Conservation Tips & Principles

Install aerators in your faucets, use 1.5 gallon or less showerheads and use high-efficiency toilets (1.28 gallon per flush) (up to $125 rebates call us). The District provides free aerators, but they are also available at your local hardware store. For more information, call MCWD at 883-5935.

Smart Irrigation and Landscaping Strategies

  • Water your lawns early, before sunrise or after sunset. This maximizes water absorption into the soil and minimizes evaporation loss.
  • Water your lawn only when needed. Most plants do not need to be watered every day & excess watering not only wastes water, but can harm plants.
  • Make sure your sprinklers are leak-proof and not aimed on sidewalks, streets or driveways.
  • Landscape with Mediterranean-climate or plants that do not require much water.
  • Set mower blades 4" and keep them sharp.
  • Use a trigger or automatic shut-off nozzle on your hose.
  • Use mulch around trees and plants.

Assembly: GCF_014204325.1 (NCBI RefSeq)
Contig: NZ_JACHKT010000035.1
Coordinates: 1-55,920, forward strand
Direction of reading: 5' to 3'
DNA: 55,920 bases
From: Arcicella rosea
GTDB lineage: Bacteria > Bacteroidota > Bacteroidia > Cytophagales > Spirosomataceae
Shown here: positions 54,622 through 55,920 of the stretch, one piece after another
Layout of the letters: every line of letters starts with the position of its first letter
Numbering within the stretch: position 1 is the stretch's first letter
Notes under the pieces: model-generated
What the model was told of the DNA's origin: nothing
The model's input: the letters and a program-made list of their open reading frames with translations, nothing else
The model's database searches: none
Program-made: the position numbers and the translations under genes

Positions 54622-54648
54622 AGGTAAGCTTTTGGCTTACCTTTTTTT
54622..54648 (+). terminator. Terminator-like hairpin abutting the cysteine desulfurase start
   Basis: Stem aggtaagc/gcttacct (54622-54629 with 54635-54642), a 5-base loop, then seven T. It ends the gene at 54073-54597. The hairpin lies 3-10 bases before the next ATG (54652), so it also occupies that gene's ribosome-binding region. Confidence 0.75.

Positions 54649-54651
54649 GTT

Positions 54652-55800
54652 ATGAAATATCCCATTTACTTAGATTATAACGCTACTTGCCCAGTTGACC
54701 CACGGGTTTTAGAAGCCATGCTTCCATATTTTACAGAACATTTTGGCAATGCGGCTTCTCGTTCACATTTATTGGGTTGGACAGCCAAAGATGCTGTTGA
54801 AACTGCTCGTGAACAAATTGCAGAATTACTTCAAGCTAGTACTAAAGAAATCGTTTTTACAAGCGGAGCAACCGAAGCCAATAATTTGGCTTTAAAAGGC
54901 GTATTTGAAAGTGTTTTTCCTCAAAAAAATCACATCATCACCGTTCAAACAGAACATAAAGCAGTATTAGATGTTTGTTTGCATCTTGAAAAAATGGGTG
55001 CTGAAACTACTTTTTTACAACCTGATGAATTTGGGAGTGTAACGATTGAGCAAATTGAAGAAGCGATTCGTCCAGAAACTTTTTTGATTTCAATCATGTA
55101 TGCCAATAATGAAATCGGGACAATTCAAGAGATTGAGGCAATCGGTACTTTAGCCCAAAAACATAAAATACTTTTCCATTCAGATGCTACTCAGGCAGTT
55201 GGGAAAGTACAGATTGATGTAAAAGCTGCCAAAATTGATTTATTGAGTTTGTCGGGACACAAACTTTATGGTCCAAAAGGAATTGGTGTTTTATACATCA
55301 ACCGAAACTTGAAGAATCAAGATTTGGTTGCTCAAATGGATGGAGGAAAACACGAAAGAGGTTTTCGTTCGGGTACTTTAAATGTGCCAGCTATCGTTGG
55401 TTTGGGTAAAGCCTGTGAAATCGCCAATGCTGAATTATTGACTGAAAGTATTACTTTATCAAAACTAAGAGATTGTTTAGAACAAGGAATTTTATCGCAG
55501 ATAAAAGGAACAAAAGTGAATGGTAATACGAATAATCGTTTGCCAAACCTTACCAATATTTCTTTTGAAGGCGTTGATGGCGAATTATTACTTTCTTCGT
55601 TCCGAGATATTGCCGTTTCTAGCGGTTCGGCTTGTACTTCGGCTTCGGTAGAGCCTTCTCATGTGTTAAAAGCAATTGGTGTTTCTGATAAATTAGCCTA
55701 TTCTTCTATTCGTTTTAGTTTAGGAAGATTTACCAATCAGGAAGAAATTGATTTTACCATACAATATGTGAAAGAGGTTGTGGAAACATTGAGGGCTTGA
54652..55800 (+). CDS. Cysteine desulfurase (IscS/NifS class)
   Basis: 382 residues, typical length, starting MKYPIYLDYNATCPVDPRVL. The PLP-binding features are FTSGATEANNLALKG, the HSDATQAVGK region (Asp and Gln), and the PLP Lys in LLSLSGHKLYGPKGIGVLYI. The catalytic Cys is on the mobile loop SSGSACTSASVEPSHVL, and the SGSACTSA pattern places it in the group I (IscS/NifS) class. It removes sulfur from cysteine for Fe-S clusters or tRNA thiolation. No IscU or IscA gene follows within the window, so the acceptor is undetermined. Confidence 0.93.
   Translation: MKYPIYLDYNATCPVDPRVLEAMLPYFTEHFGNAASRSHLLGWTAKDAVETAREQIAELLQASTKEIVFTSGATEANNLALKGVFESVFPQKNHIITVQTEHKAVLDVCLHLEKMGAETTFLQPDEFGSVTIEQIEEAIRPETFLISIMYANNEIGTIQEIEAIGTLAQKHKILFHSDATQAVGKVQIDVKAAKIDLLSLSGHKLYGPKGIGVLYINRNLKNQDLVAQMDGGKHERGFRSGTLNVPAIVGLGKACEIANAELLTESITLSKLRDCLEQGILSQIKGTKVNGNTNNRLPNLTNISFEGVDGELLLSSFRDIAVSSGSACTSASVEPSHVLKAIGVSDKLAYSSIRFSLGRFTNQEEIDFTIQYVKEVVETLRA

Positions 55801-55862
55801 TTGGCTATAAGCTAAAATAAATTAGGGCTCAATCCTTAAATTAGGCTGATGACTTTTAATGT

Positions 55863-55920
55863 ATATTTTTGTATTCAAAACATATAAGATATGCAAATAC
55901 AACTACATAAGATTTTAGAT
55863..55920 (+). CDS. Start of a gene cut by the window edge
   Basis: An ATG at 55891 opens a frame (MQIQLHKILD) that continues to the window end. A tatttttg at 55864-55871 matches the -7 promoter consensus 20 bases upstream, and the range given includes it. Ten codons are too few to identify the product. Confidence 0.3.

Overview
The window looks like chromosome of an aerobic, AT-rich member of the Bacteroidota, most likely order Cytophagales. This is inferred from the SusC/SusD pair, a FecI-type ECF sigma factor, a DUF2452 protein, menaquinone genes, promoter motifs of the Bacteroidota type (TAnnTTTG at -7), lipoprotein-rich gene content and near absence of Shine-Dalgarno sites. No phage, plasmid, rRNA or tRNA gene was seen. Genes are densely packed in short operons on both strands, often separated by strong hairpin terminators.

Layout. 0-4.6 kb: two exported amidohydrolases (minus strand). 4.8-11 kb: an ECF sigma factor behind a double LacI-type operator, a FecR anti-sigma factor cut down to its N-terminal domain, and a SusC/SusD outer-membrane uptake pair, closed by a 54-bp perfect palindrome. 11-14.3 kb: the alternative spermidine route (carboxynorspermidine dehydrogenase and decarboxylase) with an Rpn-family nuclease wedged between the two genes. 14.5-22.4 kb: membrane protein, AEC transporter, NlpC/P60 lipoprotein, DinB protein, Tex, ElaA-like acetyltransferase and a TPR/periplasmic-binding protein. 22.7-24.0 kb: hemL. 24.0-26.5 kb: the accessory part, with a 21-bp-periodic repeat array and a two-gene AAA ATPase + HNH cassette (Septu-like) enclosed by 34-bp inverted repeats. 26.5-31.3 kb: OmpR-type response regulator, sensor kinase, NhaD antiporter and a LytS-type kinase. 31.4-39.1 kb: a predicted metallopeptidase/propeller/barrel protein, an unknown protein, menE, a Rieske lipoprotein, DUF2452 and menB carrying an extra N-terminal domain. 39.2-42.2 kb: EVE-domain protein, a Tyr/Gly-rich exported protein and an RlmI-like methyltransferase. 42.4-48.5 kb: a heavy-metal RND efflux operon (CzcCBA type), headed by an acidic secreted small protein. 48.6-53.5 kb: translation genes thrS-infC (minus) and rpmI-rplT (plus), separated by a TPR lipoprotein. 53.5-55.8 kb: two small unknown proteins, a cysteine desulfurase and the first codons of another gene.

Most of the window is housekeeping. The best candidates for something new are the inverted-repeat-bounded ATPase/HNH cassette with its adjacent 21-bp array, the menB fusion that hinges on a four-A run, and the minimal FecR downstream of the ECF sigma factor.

• Shut off your sprinklers after a rain.(installation of a rain shutoff switch could earn you a rebate)
  • Use drip irrigation or soaker hoses to water trees, shrubs, and flower beds.
  • Integrate rocks, bricks, gravel and decks into your landscaping.

In the Bathroom

  • Take five-minute or less showers.
  • Turn off the water while brushing your teeth or shaving.
  • Check and fix "silent" leaks in toilets or plumbing fixtures.

In the Kitchen or Laundry

  • Only wash laundry with full loads.
  • Use a bowl or put a little water in the sink to clean vegetables.
  • Use your garbage disposal sparingly.
  • Don't thaw food with hot water; instead use a microwave.
  • If you pre-clean dishes, put a little water in the sink up instead of running the water.
  • Keep a gallon of cold water in the refrigerator rather than running the tap for cold water.
  • Insulate your pipes to save heating costs.


  • Wash the car with a bucket instead of the hose.
  • Use a broom instead of water to clean your sidewalks and driveways.


  • Support local businesses that practice conservation. (Commercial car washes that recycle their water; businesses that use recycled water in fountains; restaurants that serve water only on request and hotels that give you the option of using your linens for a second night's stay.)
  • Ask your teachers or school administrators if they teach water conservation.
  • Watch for and report broken, poorly timed or misaligned sprinklers.
Design Your Own Water-Wise Landscape

Design your own Water-Wise landscape.

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